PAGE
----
Your life as a fruit tree

In Lent 23 by Bruce LogueLeave a Comment

You can identify them by their fruit, that is, by the way they act. Can you pick grapes from thornbushes, or figs from thistles?  A good tree produces good fruit, and a bad tree produces bad fruit.  A good tree can’t produce bad fruit, and a bad tree can’t produce good fruit.  So every tree that does not produce good fruit is chopped down and thrown into the fire.  Yes, just as you can identify a tree by its fruit, so you can identify people by their actions.

Matthew 7:16-20, NLT

Earlier in the Sermon, Jesus gave the crowds his prohibition against judging which is often misunderstood by modern audiences. It gets interpreted as the suspension of any kind of qualifying discernment. You can see, given that interpretation, how Jesus’ discussion of bad trees and bad fruit must be confusing. “But wait, didn’t you just say not to judge?”

It is important to remember that judging goes beyond discernment of observable behavior. What Jesus is calling for in the text is different than “judging.” For example, sticking a product in your pocket without paying and then fleeing the store is wrong by any standard, and the Bible says “do not steal.” By Jesus’ definition, it is not judging to say, “that behavior is wrong.”

Jesus takes it a step further by saying that the “fruit” of a person’s life tells you something about them. In this case, Jesus is talking about the observable habitual behavior of a person’s life, e.g., someone who makes a life of stealing other people’s stuff or constantly abuses a wife, a child, or fellow employees or who you can’t trust because of constant lying.

By Jesus’ definition, the fruit of a person’s life is a big neon sign telling you something important. Such “tells” are used by employers to determine if a person is qualified for a job, by police officers to solve crimes, by people in the beginning of a relationship, and by voters making decisions about a candidate. As Jesus said, “You will know them by their fruits,” Matthew 7:20.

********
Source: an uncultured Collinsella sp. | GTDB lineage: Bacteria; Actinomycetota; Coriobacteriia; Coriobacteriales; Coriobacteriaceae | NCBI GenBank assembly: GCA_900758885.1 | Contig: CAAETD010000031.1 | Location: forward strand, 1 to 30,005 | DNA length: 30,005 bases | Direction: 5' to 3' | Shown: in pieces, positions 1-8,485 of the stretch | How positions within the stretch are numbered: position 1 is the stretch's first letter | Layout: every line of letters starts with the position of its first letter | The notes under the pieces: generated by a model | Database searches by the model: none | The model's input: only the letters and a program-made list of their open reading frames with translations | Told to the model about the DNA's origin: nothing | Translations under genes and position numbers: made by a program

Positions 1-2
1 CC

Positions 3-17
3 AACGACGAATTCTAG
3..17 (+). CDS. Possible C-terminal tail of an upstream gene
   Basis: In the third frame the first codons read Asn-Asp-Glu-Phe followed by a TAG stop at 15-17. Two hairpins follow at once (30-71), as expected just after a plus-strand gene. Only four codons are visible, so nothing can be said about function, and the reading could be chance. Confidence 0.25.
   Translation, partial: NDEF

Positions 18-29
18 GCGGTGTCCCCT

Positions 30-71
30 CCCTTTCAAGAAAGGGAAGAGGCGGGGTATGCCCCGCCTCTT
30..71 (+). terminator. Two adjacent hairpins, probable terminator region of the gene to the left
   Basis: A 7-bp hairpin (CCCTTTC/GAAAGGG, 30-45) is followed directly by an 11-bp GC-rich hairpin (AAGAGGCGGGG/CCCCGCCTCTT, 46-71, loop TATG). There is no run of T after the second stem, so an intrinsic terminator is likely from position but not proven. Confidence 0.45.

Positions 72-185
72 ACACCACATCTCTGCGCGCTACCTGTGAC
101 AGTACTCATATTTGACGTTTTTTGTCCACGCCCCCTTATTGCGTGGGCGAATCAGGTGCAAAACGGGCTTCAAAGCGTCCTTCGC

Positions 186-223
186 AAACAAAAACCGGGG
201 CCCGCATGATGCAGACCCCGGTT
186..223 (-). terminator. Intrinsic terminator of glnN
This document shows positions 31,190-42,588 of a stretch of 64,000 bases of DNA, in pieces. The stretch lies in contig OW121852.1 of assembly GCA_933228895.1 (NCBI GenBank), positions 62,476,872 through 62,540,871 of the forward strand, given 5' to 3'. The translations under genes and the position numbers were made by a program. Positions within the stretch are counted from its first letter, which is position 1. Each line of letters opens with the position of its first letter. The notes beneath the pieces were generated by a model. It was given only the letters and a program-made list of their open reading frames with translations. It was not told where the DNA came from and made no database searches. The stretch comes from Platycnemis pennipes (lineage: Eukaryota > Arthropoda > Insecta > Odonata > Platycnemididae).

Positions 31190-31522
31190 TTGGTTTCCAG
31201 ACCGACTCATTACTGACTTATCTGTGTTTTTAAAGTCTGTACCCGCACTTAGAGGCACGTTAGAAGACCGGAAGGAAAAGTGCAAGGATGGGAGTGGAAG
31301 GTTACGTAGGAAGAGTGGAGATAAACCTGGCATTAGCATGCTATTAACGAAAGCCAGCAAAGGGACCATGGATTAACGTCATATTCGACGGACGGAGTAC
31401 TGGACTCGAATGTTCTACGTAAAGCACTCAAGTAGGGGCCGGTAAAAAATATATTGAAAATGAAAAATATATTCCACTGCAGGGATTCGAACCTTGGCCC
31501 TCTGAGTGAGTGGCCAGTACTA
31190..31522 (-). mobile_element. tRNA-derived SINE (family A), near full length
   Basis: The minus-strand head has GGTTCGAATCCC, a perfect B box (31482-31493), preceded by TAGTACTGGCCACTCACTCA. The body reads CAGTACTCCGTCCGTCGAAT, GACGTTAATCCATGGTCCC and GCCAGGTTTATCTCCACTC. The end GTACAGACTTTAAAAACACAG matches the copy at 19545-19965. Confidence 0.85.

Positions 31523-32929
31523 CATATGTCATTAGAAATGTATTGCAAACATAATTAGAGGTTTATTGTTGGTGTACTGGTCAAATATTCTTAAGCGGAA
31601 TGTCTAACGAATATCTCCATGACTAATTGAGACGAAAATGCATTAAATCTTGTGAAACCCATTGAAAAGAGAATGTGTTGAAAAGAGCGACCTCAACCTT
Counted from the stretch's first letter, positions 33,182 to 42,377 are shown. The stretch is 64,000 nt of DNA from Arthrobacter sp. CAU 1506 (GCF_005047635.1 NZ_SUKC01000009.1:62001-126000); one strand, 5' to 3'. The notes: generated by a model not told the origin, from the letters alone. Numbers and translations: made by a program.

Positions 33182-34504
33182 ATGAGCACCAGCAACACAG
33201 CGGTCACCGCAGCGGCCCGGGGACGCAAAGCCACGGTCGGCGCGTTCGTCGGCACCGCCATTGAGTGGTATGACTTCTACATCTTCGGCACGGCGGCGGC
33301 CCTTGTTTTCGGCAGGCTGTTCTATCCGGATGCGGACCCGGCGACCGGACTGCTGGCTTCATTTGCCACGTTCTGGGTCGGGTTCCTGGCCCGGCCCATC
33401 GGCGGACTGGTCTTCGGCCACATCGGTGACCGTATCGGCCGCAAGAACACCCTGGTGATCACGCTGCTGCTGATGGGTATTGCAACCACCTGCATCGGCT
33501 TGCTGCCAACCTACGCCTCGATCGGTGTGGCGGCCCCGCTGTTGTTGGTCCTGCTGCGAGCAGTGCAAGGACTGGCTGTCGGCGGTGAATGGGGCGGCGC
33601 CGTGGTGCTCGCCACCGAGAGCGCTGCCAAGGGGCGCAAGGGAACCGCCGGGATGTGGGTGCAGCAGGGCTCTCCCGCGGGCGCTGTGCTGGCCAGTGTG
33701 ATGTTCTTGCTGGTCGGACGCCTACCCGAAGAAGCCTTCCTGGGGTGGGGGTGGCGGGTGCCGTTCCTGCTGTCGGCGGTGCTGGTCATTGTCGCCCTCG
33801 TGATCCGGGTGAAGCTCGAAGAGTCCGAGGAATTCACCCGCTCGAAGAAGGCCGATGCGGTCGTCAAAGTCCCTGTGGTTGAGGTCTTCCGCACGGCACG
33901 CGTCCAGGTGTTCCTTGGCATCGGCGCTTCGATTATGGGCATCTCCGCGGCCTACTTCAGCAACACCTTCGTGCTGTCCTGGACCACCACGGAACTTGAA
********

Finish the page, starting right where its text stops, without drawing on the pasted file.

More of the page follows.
Most important, however, is what our fruit tells others about our relationship with God, our priorities in life, and our moral/spiritual values. This statement by Jesus occurs within his warning to beware of false prophets. A way those early disciples could avoid falling prey to false individuals was to look at the fruit of their lives. “You will know them by their fruits,” said Jesus.

Fruit inspection, used cautiously, is a good tool. In any context, the fruit of a person’s life is a good barometer of how they will perform as a leader, a spouse, a teacher, or a friend.

Prayer: Jesus, we know you have told us to not judge other people. Please help us to be discerning but not judgmental. Give us wisdom as we pay attention to the fruit of people’s lives so that we may be able to assist them in their daily life. May we also bear good fruit for you in all that we do. In Jesus’ name. Amen.

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